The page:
The W32.Blaster.Worm hit prepaid communications provider CardCall yesterday causing a "fairly severe network slowdown", according to IT manager, Gordon Kenyon.
He said the outage affected the Gold Coast company's IT infrastructure, servers and 100 PCs, after its antivirus software failed to pick up the worm.
David Banes, regional manager Symantec Security Response, Asia Pacific, said the W32.Blaster.Worm discovered on Monday (August 11, 2003) had a big impact on Australian organisations, giving Symantec's Sydney customer service centre "one of the busiest days in a long time" yesterday.
Banes said the worm reinforced the need for organisations to have comprehensive security solutions in place.
"It's important that organisations don't just rely on a particular piece of software, but have a proper policy within the organisation including training and a security policy," Banes said.
Banes said that the W32.Blaster.Worm is not a "normal" virus or worm, but "more of a code red worm".
"Normal viruses come on e-mail which antivirus software can detect, but this worm is coming in on the network so antivirus won't detect it. That’s why it's also important to have firewall and intrusion detection in place," Banes said.
Kenyon said the worm "puts files on the machines and pretends to be a Microsoft update component and chews resources".
He said the company "received lots of external traffic on the network coming from unknown sources".
Kenyon said he was alerted to the problem early Tuesday morning and the outage, which hit CardCall's call centre, was about three hours.
"First we found out that the e-mail service was down, then we went through process of trying to get everything up and running and found what was consuming the resources was in fact a worm," Kenyon said. "We're had to manually apply patches to each workstation, which took the rest of the afternoon," Kenyon said.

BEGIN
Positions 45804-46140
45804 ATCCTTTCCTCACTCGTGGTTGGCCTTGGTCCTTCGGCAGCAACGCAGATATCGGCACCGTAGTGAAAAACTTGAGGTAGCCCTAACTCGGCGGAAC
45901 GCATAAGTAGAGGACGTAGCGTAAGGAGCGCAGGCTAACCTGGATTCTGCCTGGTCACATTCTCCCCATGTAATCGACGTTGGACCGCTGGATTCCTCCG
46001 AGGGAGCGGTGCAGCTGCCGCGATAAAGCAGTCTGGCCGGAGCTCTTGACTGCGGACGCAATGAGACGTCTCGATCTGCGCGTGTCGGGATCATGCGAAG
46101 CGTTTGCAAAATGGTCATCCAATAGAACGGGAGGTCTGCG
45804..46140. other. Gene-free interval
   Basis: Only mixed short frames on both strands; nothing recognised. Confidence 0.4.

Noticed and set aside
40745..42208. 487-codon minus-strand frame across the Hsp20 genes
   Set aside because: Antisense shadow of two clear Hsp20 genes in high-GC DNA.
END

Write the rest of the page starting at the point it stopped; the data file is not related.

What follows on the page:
Kenyon said the worm interfered with CardCall's e-mail system after coming through a hole in Windows security.
Unhappy with "the people who developed the worm", Kenyon said once the IT team established what the problem was, a simple patch was applied from the Microsoft network, "but we have to restore the network to make sure it's clear and antivirus is in place".
"We manually removed the worm and applied the patch to stop it coming back.
"Our Norton antivirus software was supposed to see it, according to Symantec, but it didn't. The worm attacks via a specific port and demonstrates a flaw in Microsoft security," he said.
On average, Kenyon said CardCall gets about four patches a week from Microsoft, and added that "it's a constant battle to keep machines up to date with the latest patches".
Symantec's Banes said the worm hit organisations that had not run Windows update features or not patched properly.
"If all their copies of Windows were updated with the relevant Microsoft patch, the worm" wouldn't have been successful, Banes said.
According to Symantec, the W32.Blaster.Worm will exploit the DCOM RPC vulnerability (described in Microsoft Security Bulletin MS03-026) using TCP port 135. This worm will attempt to download and run the Msblast.exe file.
Trend Micro said the worm exploits the RPC DCOM buffer overflow, a vulnerability in a Windows Distributed Component Object Model Remote Procedure Call interface which allows an attacker to gain full access and execute any code on a target machine, leaving it compromised.